The library, said the elder librarian, began small, though had been greatly expanded by the time the Xianyang library was destroyed by Yu’s troops, and its scholars were buried alive. The basement of Babel, he told Rarbily, stretched deep into the ground, as deep as the Tower of Babel had been tall.
The ruined foundation of the tower marked the entrance to the Basement of Babel, with its halls of books twisting and stretching towards the core of the world.
When the scrolls of Alexandria were incinerated and its walls toppled, all that was obliterated was brought here to be preserved through eternity. Every destroyed work, by action or accident, has contributed to the shelves of the Basement of Babel. Every forgotten text, rotting in its physical record, has been catalogued here. The libraries of Nishapur and Al-Hakkam II are here, destroyed in the name of secularism and ultra-orthodoxy respectively.
The god-fearers hold the higher burn count but the pragmatists have done their fair share in the name of ‘making space.’ You can find Kirchner’s paintings here too, with all those other ‘degenerate’ works torched by the Nazis.
Despite all this, the elder went on, we, as preservationists, assign no morality to the destruction of information. Much has disappeared from the minds of man that was not very useful or interesting in the first place. But interest and usefulness are not part of the metric we use in the Basement of Babel. If every resource was preserved by a band of loyal acolytes, there would be no room for new things—in the same way we bury the new dead on top of the old dead, and use the fallen roofs of old buildings as the foundations for new ones. And so had you, young Rarbily, come by ship to begin your apprenticeship, to forgo life as one of our order. And so Rarbily recorded as his first duty, the last letters of soldiers struck by incendiaries and the classroom notes, written hastily, and swallowed with even greater haste by students caught gossiping.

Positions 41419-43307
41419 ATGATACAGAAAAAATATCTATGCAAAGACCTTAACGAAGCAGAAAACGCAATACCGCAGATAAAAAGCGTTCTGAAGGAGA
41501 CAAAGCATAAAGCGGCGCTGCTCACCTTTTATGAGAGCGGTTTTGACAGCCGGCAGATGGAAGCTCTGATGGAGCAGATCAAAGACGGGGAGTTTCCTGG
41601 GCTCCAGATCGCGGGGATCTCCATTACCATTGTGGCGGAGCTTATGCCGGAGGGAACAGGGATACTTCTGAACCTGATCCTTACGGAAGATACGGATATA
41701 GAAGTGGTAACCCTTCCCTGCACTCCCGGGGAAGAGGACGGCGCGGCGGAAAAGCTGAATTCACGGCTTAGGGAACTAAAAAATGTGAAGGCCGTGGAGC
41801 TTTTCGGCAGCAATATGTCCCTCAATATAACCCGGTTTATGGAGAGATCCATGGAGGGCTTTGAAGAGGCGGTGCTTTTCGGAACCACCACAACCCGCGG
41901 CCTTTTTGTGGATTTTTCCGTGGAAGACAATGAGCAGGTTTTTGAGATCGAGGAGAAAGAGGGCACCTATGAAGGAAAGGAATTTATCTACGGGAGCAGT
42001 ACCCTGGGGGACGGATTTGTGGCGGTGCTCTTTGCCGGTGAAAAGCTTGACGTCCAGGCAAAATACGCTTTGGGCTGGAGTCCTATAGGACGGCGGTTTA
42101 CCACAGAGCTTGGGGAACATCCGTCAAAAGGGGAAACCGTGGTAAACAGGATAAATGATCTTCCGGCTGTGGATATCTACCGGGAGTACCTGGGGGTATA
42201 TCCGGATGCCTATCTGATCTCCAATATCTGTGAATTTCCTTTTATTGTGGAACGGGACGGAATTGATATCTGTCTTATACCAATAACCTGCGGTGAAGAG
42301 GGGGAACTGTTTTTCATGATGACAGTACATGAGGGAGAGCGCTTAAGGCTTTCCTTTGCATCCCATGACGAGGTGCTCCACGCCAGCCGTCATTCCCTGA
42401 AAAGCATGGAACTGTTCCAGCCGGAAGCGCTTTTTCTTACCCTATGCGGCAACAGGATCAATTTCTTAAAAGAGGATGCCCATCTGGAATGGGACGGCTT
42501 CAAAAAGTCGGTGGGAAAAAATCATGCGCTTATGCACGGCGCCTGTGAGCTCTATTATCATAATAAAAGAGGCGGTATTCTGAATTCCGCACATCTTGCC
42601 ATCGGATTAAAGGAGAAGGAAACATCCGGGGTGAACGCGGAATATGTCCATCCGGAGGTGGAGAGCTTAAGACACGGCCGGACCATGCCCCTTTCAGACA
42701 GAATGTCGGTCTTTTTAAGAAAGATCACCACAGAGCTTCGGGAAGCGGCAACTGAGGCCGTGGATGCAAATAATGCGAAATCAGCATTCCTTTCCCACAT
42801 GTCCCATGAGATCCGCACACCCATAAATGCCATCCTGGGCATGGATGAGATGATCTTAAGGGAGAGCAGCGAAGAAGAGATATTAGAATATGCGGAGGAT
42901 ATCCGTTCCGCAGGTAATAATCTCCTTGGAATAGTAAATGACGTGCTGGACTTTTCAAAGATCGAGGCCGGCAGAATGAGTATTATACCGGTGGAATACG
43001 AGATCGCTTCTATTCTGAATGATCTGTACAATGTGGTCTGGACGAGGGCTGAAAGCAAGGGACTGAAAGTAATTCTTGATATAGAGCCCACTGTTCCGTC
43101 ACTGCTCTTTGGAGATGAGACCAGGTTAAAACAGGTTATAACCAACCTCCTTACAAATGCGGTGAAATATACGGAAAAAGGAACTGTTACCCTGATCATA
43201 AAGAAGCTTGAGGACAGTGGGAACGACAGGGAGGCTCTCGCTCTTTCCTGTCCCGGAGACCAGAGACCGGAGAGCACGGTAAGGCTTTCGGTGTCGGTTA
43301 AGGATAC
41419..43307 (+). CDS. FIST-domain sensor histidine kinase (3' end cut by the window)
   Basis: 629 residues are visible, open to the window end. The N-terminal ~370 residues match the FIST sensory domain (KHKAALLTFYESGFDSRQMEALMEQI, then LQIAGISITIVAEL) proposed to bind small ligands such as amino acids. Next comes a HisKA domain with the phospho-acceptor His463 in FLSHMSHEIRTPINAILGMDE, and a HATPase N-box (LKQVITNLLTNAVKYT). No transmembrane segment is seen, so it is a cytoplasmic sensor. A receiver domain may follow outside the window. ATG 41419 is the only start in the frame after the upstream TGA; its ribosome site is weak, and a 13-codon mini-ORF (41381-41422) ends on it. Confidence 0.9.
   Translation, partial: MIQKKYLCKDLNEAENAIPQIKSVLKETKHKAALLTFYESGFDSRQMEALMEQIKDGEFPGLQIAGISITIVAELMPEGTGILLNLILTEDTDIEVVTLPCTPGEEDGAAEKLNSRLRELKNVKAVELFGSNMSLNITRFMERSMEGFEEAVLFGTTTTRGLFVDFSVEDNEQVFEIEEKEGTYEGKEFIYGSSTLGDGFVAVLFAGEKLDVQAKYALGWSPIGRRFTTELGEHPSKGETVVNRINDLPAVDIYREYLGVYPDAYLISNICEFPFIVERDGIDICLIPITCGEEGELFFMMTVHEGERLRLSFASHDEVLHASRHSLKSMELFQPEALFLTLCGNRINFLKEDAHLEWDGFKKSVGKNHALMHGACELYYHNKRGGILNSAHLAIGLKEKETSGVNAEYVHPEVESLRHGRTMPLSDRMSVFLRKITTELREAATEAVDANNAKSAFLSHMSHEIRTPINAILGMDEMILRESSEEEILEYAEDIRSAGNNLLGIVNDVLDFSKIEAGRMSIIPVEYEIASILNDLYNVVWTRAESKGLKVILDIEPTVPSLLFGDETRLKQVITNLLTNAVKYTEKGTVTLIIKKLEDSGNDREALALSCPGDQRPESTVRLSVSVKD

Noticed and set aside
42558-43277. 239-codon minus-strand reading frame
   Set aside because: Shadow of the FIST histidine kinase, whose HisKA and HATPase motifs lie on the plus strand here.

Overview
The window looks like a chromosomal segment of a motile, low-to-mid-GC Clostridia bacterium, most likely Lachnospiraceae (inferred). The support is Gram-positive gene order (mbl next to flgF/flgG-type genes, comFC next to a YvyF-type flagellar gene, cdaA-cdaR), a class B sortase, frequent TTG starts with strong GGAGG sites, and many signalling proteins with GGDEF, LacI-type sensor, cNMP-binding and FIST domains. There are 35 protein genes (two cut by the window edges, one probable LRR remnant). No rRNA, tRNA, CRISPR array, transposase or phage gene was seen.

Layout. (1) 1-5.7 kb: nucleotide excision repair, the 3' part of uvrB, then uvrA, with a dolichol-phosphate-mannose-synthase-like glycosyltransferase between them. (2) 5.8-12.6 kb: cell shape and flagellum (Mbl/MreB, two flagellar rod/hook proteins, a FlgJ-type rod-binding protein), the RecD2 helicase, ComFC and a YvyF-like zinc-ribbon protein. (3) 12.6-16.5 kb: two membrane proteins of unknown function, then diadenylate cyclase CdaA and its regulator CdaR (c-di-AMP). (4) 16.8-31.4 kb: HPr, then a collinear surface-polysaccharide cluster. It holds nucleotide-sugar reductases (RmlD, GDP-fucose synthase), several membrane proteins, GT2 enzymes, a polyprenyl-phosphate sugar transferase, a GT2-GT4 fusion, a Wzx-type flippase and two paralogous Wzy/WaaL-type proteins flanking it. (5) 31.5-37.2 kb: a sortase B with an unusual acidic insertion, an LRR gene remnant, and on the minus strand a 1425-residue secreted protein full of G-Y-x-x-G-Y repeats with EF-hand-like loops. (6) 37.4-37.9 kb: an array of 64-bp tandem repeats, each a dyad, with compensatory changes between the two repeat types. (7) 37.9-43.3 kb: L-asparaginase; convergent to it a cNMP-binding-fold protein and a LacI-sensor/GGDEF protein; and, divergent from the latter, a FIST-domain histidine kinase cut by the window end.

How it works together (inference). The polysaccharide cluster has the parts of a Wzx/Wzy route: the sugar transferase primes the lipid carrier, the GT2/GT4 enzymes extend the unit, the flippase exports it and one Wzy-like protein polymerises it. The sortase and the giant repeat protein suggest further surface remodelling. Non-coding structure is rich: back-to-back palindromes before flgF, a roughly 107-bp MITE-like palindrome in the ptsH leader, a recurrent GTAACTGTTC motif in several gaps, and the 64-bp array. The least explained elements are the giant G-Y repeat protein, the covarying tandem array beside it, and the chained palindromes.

It seemed to Rarbily, new as he was, that amongst all this work, the librarians failed to wonder how the world above their library might be improved by less destruction. Rarbily was the first, and chose the King of Wippage, quite arbitrarily, to attempt a change.
The librarians knew that in the land of Wippage the King had been waging a war against his neighbors, the people in the land of Moppage. There was a library in Moppage that held all of the military strategies that its Generals had proven successful from prior campaigns. The King of Wippage ordered this library destroyed and its scholars thrown into the very, very deep chasm, named for its great depth and the great height from which scholars were typically thrown.
Rarbily was sent to this place to bring its destroyed works to the Basement of Babel. While he was looking upon the library as it had once been, sorting the fragmented texts from the wholly perished, he had an idea: if he could convince the King of Wippage to stop the war, then the other libraries of Moppage might be saved from the destruction.
He burrowed a hole through the foundation of the castle. He knew that the king lived at the very top of the castle, in the highest of its parapets. He dug through floors and up through walls and ceilings from level to level. He kept climbing until he emerged into a tunnel, pre-formed, and followed its stinking path to the top of the castle and the King’s chambers. He emerged into a tiny pond, so tiny that it was really more of a puddle, encased by a white, slippery stone basin. This was where he found the King, hopping from foot to foot screaming at him. Rarbily was made to wait in the King’s bed chambers while the King conducted some noisy and unseen business that seemed to involve sitting over the pond.